He will put in long hours and sleep in cramped quarters—when he gets any rest at all.
But unlike his Brooks Brothers-wearing classmates, Bosco will only have one blue suit in his closet, courtesy of the United States Navy.
Bosco, who took his commission as a Navy ensign in a ceremony held in Tercentenary Theater yesterday, will by the end of this month report aboard the USS Vandegrift (FFG-48), a guided missile frigate based with the Seventh Fleet in Yokosuka, Japan.
After coming to Harvard and joining the Reserve Officer Training Corps (ROTC) in a time of peace, Bosco is leaving the University to take a duty posting that could put him in the Persian Gulf and the conflict in Iraq, a potential flare-up in North Korea or even a high seas encounter with pirates.
Yet Bosco says he is undeterred. Not only did he choose the Vandegrift specifically because of the potential that the vessel will see action, he strongly supports the foreign policy that might steer it into harm’s way. Bosco says he is convinced that President Bush’s vision of the United States on the world stage is fundamentally correct.
Bosco, who is from Washington, D.C., and attended St. Albans School, says he knew he wanted to serve in the military coming into Harvard and had even thought about the Naval Academy.
“I thought it was important both for my personal development, and as a way of serving my country,” says Bosco, whose father was also in the Navy and currently works as a consultant at the Pentagon.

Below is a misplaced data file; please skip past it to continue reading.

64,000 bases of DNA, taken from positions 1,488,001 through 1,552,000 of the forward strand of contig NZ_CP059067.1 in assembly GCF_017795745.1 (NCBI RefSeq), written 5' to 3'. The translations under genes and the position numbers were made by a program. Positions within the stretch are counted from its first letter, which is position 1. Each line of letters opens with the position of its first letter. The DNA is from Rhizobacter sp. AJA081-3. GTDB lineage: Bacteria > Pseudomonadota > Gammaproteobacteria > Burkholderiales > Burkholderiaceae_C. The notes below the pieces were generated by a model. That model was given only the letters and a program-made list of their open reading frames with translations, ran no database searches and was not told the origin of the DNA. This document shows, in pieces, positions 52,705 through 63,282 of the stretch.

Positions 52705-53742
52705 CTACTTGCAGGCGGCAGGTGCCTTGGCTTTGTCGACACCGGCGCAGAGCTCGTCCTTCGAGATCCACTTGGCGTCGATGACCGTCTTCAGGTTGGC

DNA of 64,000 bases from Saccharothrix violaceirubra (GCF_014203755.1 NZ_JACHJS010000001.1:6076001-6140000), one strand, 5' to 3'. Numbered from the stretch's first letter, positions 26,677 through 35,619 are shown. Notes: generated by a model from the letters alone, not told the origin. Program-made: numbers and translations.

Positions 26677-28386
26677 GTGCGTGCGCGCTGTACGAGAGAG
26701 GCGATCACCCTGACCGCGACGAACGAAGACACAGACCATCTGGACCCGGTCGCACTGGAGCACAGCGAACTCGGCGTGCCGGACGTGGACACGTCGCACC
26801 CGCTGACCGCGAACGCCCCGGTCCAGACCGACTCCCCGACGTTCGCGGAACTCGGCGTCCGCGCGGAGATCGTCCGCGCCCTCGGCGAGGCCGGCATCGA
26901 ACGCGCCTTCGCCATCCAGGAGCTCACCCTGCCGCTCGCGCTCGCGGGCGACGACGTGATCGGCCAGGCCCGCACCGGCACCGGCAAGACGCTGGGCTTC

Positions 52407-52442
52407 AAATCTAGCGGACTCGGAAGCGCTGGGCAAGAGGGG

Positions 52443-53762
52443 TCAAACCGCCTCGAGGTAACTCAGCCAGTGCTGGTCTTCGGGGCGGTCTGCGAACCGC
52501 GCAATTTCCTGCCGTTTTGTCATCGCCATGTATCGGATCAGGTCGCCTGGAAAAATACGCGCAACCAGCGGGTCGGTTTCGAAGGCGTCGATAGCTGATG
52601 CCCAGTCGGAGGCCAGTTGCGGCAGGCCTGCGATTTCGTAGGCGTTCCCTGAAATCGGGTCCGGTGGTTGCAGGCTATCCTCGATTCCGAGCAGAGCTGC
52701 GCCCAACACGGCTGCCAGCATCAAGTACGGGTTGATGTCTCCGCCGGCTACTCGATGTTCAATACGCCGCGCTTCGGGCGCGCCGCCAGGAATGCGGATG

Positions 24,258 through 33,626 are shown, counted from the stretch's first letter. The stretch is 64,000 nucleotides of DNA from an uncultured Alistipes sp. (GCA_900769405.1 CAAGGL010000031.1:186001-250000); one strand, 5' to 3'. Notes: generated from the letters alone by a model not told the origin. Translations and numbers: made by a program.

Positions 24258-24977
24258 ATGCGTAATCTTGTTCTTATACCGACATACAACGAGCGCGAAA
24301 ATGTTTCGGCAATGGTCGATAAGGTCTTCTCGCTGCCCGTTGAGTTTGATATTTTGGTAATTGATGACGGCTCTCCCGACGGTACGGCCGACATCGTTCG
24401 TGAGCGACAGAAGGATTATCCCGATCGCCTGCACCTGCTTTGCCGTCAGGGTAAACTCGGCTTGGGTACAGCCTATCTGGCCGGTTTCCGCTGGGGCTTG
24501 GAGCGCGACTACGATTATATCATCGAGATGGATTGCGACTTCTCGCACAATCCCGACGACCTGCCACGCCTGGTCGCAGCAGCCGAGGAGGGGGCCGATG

Even at a school where students regularly load themselves down with extracurricular commitments, Bosco and the other ROTC midshipmen have had to take on some exceptional tasks. During the year he had to wake up early twice weekly for 7:15 a.m. military science courses at MIT—which covered subjects ranging from military bearing to naval engineering—and sometimes he woke up even earlier for physical training (PT) with the marine midshipmen.
He also spent three of his summers training full time for the military. He spent one summer shadowing a mechanic on a destroyer stationed in the Adriatic Sea (“He could fix anything,” Bosco recalls), and another attached to the intelligence section aboard an amphibious vessel that had just returned from a deployment supporting operations in Afghanistan.
Bosco says that Sept. 11 has tempered the ROTC experience with the knowledge that he and his classmates could be in a real combat situation very soon.
“Sept. 11 has impressed upon people the seriousness of the job that they’ve volunteered for,” he says.
However, Bosco is nonchalant about the anti-war feelings that at times have permeated the staunchly liberal Harvard campus.
He says that among students, his ROTC service has been met with curiosity.
“I’ve found that almost without fail Harvard students think it’s really great,” he says.
Bosco says that has he been met with hostility only from members of the Faculty, which voted to end Harvard’s on-campus ROTC unit 30 years ago and continues to oppose the program because of the military’s “don’t ask, don’t tell” policy. And even these have been relatively minor incidents: disparaging comments from a knot of professors as he walked through the Yard in uniform, a debate with a teaching fellow in section.